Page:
2. When fully populated, the computer has 6 modules behind the patch panel, but the one on the right is missing. At first, we thought the module had been lost at some point, but it appears that this computer was a lower-cost model and was never fully populated. Evidence of this is that 1/4 of the potentiometers above the patch panel are not installed; these potentiometers would be handled by the missing module. 

  3. Analog computers could implement arbitrary functions using diode-resistor networks. (Each diode turned on at a particular input voltage level, and contributed a ramp to the output.) For multiplication, diode-resistor networks were configured to implement a parabolic function (i.e. squaring). Multiplication was implemented through the identity X×Y = ((X+Y)2 - (X-Y)2)/4. The sum and difference were computed using op amps, while squaring was done with the parabolic function generator. 

  4. Modern chopper op amps use a more complex chopper-stabilizing mechanism, with two op amps. A secondary op amp uses the chopped signal to null out the main op amp. This tutorial discusses the difference between the classic and modern chopper op amps; there's also a discussion here. The point of this footnote is to avoid confusion between the design of chopper op amps used in the analog computer and modern chopper designs. 

  5. You can sort of think of the chopper as performing amplitude modulation on the signal, like an AM radio signal. However, the demodulation needs to be "phase-sensitive" so it can tell the difference between a positive input and a negative input. This is in contrast to AM-radio demodulation, which can be done with a diode since phase doesn't matter. 

  6. The diagram below (from the brochure) shows the structure of the op amp board. The basic idea is that part of the input goes through a capacitor (i.e. high-pass filter) into the AC amplifier. The input also goes into the "DC stabilizer amplifier", which has a chopper on its input. The output is demodulated and put through a low-pass filter (resistor/capacitor). The two amplifier outputs are combined and fed into the "DC amplifier", the output amplifier.

    Simplified schematic of the op amp.

    Simplified schematic of the op amp.

    Note the circuitry for overload detection and protection. In an analog computer, overload can easily happen if any of the values get higher than expected and exceed the op amp limits (+/- 10 volts). This is bad because it will cause the results to be wrong. The op amp detects overload and illuminates a panel light so the user knows there is a problem. An important part of analog computer programming is how to scale everything so the mathematical values fit within the physical limits of the system.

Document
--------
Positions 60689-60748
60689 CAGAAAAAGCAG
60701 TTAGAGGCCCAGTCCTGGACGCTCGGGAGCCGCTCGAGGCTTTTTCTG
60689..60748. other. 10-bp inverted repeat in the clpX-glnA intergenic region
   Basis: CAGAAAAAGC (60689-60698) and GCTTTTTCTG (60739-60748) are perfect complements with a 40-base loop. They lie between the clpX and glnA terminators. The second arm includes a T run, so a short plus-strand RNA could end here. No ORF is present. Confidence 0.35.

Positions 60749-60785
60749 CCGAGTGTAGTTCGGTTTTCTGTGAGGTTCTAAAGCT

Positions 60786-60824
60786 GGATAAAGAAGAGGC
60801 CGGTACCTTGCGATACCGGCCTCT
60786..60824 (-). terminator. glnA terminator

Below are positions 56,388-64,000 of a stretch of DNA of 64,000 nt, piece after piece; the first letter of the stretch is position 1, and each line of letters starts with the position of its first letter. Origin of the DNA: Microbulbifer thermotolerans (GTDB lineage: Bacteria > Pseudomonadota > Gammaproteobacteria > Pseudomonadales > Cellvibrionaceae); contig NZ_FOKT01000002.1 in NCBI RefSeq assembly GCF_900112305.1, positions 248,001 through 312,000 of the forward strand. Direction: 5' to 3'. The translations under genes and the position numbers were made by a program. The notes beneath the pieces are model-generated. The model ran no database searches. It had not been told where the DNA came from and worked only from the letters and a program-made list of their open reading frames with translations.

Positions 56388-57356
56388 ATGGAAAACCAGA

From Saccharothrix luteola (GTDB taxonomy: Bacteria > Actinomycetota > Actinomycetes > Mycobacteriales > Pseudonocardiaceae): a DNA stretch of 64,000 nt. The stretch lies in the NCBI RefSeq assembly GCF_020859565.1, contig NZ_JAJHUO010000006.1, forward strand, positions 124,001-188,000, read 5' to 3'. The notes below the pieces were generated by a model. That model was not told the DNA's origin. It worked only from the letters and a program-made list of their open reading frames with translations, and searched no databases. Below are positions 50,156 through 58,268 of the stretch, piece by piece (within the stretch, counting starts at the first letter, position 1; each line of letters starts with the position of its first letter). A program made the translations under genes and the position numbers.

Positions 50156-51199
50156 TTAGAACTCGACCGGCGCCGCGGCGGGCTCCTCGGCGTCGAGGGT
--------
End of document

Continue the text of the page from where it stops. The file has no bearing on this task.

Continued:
7. Nowadays, op amps have a positive and negative input. In analog computers, however, op amps usually had just the negative input. Thus, they summed and inverted their inputs. 

  8. For reference, I've reverse-engineered the pinout of the op amp board. The input is two shorted pins on the right. The pins along the left of the board (with their connector label) are:
    L: balance in
    K: chopper ground
    J: overload signal out
    H: chopper drive in
    F: ground
    E: ground
    D: -15V
    C: +15V
    B: op amp output
    A: unused 

  9. Although now almost forgotten, Amelco was an important semiconductor company producing high-performance op amps. Among other things, Amelco made the first JFET op amp. It was founded by Hoerni (who invented the "planar process" for ICs at Fairchild). I reverse-engineered a hybrid Amelco op amp and discuss the history of Amelco in this article. The Amelco 809C op amp datasheet can be found here

  10. As far as documentation on this computer, archive.org has a Simulators Inc 240 brochure scanned from "Ted Nelson's Junk Mail". The Analog Computer Museum has a brochure in German for the Dornier 240, an almost identical computer. (I haven't been able to find out the relationship between Simulators Inc and Dornier, but presumably one company licensed it from the other.) 

  11. If you're looking for books on analog computers, here are my comments on ones I've read recently:
    Analog computer programming is a modern book on analog computers, and a good place to start.
    Introduction to analog computer programming is a reasonable introduction; the PDF is online.
    Analog and analog/hybrid computer programming comprehensively explains how to solve many different types of problems.
    Electronic analog and hybrid computers has a detailed discussion of the hardware implementations of analog computers of this era.
    Analog and hybrid computing provides a basic description of analog computers and their programming.
    Analog computer techniques is hard to follow and from the vacuum tube era, so I don't recommend it.